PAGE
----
The former "DWTS" host, 43, said she has been undergoing treatments for 8 years.
Erin Andrews got candid about her fertility struggles, revealing she has been undergoing in vitro fertilization (IVF) treatments for several years.
In a powerful essay for Bulletin titled "My Seventh Time Doing IVF, I Am Not Keeping It a Secret Anymore!"the veteran sportscaster opened up about the "time-consuming and emotionally draining process," which she said she started when she was 35.
"I'm now 43, so my body is kind of stacked against me," she claimed. "I have been trying to do IVF treatment for a while now, but sometimes it doesn't go the way you want it. Your body just doesn't allow it. Every cycle is different in a woman's body, so some months are better than others."
The former "Dancing with the Stars" host said when the latest treatment was proposed, she was in a difficult situation to find a balance between the IVF commitment and her job.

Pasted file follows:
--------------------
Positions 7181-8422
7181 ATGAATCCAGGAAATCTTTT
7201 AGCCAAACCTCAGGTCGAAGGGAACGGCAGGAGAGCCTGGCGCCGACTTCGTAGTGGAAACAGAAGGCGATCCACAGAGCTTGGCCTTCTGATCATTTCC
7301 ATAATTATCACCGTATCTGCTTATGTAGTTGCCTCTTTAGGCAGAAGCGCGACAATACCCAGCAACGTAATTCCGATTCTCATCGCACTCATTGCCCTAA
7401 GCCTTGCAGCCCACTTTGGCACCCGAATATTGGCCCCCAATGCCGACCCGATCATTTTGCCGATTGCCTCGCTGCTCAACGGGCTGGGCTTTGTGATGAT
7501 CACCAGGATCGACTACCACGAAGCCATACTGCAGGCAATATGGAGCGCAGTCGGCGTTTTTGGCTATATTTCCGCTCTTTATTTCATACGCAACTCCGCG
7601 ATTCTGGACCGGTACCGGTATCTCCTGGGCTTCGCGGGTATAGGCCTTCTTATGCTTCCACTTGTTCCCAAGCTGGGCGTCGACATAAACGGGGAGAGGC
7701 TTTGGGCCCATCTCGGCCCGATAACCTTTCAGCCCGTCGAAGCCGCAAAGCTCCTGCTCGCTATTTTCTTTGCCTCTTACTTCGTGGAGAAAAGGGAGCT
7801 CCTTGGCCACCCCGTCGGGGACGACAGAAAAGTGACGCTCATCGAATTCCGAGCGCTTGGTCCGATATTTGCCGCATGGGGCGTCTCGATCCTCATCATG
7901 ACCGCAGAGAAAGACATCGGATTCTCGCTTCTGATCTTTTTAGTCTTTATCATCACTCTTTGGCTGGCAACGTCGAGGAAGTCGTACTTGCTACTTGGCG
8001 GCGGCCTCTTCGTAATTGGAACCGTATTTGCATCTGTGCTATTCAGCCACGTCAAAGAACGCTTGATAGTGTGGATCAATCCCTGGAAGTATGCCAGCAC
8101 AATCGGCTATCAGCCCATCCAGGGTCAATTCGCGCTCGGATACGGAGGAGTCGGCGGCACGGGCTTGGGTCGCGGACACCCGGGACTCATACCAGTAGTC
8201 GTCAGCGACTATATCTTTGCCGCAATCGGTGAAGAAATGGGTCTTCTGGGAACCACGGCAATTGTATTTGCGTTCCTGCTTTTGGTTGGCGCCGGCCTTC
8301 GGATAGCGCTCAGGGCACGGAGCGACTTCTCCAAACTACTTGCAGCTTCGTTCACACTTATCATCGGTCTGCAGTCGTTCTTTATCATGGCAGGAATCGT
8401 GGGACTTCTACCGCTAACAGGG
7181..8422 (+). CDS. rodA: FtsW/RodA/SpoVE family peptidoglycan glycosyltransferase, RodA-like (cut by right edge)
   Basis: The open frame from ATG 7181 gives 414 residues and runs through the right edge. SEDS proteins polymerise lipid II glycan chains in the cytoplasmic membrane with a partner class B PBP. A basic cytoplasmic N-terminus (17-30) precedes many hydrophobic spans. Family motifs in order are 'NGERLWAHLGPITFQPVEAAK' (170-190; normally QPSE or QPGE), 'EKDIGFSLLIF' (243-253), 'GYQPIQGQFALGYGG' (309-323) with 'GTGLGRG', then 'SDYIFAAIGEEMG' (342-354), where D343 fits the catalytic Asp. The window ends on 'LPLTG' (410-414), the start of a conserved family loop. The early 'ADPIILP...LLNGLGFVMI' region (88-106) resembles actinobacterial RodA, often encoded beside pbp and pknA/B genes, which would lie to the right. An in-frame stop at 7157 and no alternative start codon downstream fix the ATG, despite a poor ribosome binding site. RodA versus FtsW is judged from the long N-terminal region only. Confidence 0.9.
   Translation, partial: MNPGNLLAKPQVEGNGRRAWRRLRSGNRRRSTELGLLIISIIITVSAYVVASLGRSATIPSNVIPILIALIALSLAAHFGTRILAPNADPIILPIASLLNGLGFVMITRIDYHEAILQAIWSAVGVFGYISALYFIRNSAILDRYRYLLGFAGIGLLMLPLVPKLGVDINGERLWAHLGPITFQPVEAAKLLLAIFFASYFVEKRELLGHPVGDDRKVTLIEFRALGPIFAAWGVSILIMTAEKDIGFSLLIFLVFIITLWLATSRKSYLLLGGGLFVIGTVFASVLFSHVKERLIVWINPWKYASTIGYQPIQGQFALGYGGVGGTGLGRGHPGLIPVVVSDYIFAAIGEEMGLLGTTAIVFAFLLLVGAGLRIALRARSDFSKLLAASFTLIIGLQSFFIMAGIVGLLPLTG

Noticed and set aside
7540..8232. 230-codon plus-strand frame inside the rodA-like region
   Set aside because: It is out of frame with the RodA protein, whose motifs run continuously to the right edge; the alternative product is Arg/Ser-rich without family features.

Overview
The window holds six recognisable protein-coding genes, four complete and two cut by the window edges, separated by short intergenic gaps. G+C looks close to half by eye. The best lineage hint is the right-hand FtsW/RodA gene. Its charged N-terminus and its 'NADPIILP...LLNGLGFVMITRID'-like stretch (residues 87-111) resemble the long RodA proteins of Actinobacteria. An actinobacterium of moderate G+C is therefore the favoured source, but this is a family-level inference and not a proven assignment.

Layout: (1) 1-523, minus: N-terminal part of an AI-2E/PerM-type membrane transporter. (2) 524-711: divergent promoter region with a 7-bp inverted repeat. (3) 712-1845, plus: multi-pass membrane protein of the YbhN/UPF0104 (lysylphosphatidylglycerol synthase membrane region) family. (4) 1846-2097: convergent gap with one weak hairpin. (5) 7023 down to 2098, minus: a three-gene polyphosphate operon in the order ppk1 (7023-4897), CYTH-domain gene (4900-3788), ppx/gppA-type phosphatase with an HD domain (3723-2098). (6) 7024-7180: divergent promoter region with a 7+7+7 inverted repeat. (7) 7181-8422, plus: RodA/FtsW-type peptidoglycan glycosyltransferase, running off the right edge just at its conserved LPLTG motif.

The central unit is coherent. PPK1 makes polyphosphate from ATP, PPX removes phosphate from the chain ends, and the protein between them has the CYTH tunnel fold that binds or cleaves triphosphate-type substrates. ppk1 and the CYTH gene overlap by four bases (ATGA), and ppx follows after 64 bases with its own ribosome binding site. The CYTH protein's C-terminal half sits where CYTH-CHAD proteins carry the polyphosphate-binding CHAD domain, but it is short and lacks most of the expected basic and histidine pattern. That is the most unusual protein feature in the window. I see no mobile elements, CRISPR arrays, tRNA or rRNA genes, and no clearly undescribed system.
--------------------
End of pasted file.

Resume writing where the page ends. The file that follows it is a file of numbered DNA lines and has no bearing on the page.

"I had to figure it out all over again," she explained. "How am I going to juggle this treatment on top of my work schedule? I got so stressed out. When this happens, it really makes you question: is it the future of my family or is it my job?"
Acknowledging that it is "so common that people are starting families late," Andrews ultimately made the decision to let her work know about her situation.
"I decided that this time around, I would be open with my show producers about having to come to work a little later than normal because I was attending daily fertility appointments."
"And I am thankful I did it."
However, Andrews also detailed the immense challenges IVF can pose, calling them "mental and emotional" tolls.
"You could go through this whole experience and get absolutely nothing out of it — that's the crazy part," she added. "It's a ton of money, it's a ton of time, it's a ton of mental and physical anguish. And more times than not, they're unsuccessful."
Even with the hardships, Andrews said she holds out hope for success and wants to break the stigma surrounding fertility struggles.
"Instead of feeling ashamed, we need to give ourselves more love. It freaking sucks, because it can seem like it's such a lonely thing. There are so many of us going through this though, and it's just not talked about."
She concluded, "I'd love to help change the conversation here so people feel they can be more open."